Archive for October, 2013

Marketing is like Football

Marketing is like football. (Note: this is American football I’m talking about; not FIFA football). At least, football before the spread or Air Raid offenses of Texas Tech and Oregon became so popular.

Back in the days when a game in which an NCAA quarterback passed for over 300 yards was a memorable occasion (now that threshold is 500+), there was a saying that you ran to set up the pass.

By gaining yards successfully on the ground, you forced the defense to pinch in to increase its chances of stopping the next running play. Linebackers would play closer to the defensive linemen. Safeties and corners would play shallower so they could be closer to the running backs if they were successful getting past the line of scrimmage to the level of the linebackers (the so-called second level). Once the defense begins playing closer to the line of scrimmage, it provides more space to throw the ball. That’s how a successful ground game increases the chances of success through the air.

What’s Marketing Got to Do With Football?

Instead of running to set up the pass, your marketing helps to set up sales. It’s something far too many companies overlook. Without marketing, you can sell. Sure you can. But a sales process unsupported by a marketing program will be longer, more difficult, more expensive, require more skilled sales personnel, and most likely produce far less.

Market then Sell
You can play football and hardly ever pass. Some teams try that. And you can try to sell your product, service, or app without marketing. Some companies do that. They cold call and pitch and push prospects without having invested anything in marketing. Neither scenario is optimized for success.

You need marketing to sell. You need to shape the opinions of others before you engage in one-to-one sales contact. You need a good website. You need customer testimonials. You need to demonstrate whatever you’re selling. You need to present your product to people whose problems you can solve. You need to find customers and nurture them into interested prospects (often referred to as a Marketing Qualified Lead). You need to produce sales tools for the sales force. You need to produce FAQs and reseller kits if you use a channel. All of this is marketing.

Marketing is Like Football
Good marketing makes sales so much easier. Just as an effective ground game makes passing yards easier to come-by. Those teams that pass way more than run? Well, Texas Tech has probably led the nation in passing for at least ten years and has never won anything of note.

Lead Gen Gone Wild at Tech Target

Business media publisher TechTarget is a great example of how marketers can get the wrong idea when someone opts-in to their offer. It’s a great example of Lead Gen Gone Wild.

No One Does Spam Like TechTarget
Here’s the deal. TechTarget is a pretty big online media publisher. According to its Wikipedia entry, “TechTarget.com is an online IT media related firm. It runs various online review sites, such as TechnologyGuide.com.”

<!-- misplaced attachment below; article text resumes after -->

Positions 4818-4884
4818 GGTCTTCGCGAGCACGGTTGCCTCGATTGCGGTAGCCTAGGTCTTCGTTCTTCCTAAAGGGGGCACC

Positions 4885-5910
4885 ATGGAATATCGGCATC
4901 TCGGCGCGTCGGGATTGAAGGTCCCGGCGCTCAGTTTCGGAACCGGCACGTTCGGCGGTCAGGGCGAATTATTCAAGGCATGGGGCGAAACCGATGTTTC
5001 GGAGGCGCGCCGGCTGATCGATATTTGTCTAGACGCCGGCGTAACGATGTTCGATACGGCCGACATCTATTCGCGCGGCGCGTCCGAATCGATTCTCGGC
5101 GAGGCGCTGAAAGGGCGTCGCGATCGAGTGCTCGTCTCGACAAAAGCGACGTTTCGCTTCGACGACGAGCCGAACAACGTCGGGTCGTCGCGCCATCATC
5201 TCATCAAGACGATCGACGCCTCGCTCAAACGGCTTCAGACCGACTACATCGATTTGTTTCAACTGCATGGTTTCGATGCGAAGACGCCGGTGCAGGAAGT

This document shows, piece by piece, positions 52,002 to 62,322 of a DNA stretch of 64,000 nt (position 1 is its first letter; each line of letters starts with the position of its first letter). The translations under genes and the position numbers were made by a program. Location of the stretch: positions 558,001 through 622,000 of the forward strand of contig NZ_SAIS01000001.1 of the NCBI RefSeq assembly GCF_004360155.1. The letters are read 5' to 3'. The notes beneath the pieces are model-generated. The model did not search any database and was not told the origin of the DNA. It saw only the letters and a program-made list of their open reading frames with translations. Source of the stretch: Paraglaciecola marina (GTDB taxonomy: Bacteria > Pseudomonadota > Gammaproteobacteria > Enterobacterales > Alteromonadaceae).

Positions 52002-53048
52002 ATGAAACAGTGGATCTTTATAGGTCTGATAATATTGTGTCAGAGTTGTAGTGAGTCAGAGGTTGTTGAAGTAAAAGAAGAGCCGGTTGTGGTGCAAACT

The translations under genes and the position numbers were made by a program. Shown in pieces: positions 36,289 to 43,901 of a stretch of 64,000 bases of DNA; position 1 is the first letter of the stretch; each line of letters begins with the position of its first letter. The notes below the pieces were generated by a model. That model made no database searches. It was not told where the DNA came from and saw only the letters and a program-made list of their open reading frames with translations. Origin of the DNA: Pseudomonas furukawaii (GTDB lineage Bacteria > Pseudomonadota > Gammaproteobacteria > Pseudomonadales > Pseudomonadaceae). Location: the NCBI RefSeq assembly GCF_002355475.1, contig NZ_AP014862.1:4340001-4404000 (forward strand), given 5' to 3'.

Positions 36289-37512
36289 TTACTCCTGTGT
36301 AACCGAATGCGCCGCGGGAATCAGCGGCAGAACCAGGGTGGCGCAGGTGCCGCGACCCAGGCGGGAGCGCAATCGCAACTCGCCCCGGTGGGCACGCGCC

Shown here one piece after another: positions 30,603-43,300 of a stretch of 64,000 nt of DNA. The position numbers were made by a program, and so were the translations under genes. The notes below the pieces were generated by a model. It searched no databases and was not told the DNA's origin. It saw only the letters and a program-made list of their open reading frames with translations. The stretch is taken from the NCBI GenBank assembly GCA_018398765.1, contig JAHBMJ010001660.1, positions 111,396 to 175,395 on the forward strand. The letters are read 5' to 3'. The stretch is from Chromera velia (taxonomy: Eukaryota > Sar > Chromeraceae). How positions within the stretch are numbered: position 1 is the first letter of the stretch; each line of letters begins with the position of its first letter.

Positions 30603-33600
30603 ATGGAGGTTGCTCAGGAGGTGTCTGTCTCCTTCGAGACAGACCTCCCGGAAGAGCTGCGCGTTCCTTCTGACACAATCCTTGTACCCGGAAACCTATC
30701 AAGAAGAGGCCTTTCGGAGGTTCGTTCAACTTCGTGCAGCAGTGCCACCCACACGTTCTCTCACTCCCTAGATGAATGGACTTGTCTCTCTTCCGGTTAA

It publishes a lot of niche content sites on subjects like IT security and compliance.
I registered two weeks ago at one of the Tech Target sites, because I wanted to read a compliance white paper. If you’re in business or IT marketing, you’ve probably done this dozens of times.

The White Paper is one of the most common lead generation tactics you can do in B2B marketing. The sequence for the vendor goes like this: create and promote content, promote offer, take registrations, then use email marketing (less commonly telesales) to follow-up and develop and qualify leads. The end-user experience is this: You provide your name and contact info, download some kind of PDF, and expect to receive some email follow-up.

What was different this time was the consequence of opting-in.

Lead Gen Gone Wild: Here’s the Proof
I used my Yahoo! email address when I registered. A week after downloading my white paper, this is what my in-box looked like. Can you say spam?

Tech Target Spam

Just Because Your Terms of Services Say You Can Doesn’t Mean You Should
Ten emails!

Yes, I know there are preferences and subscription options but why put the onus on the consumer to struggle under the weight and responsibility of having to uncheck a bunch of boxes I never checked in the first place. Yes, I know there’s a Terms of Service agreement I probably agreed to, but Tech Target’s lead gen team needs to understand that just because they can spam me and inundate my in-box doesn’t mean they should.

Here’s what TechTarget needs to understand about lead generation, permission marketing and email marketing. Take. It. Slowly.

Opting-in to one or two newsletters doesn’t automatically mean I’m opting into everything else your company produces in the category. Ten emails in one day? Excuse my French “but après la registration, la deluge.” I may have opted in, but I certainly didn’t do it consciously.

If you produce a lot more media, as TechTarget does, don’t take it for granted that I want to receive it.

What am I left with? Not a lot of warm and fuzzies for TechTarget. It’s been like watching a friend go on a date on a Friday with someone, fall madly for them, and smother them with attention (flowers, chocolates, texts, and Dallas Cowboy tickets) at work all day Monday.

TechTarget would be better off growing the relationship and using some data mining (open rates, for example?) to introduce me to other content, rather than giving me the digital publishing/media version of foie gras force feeding. TechTarget’s spam assault just left a bad taste in my mouth.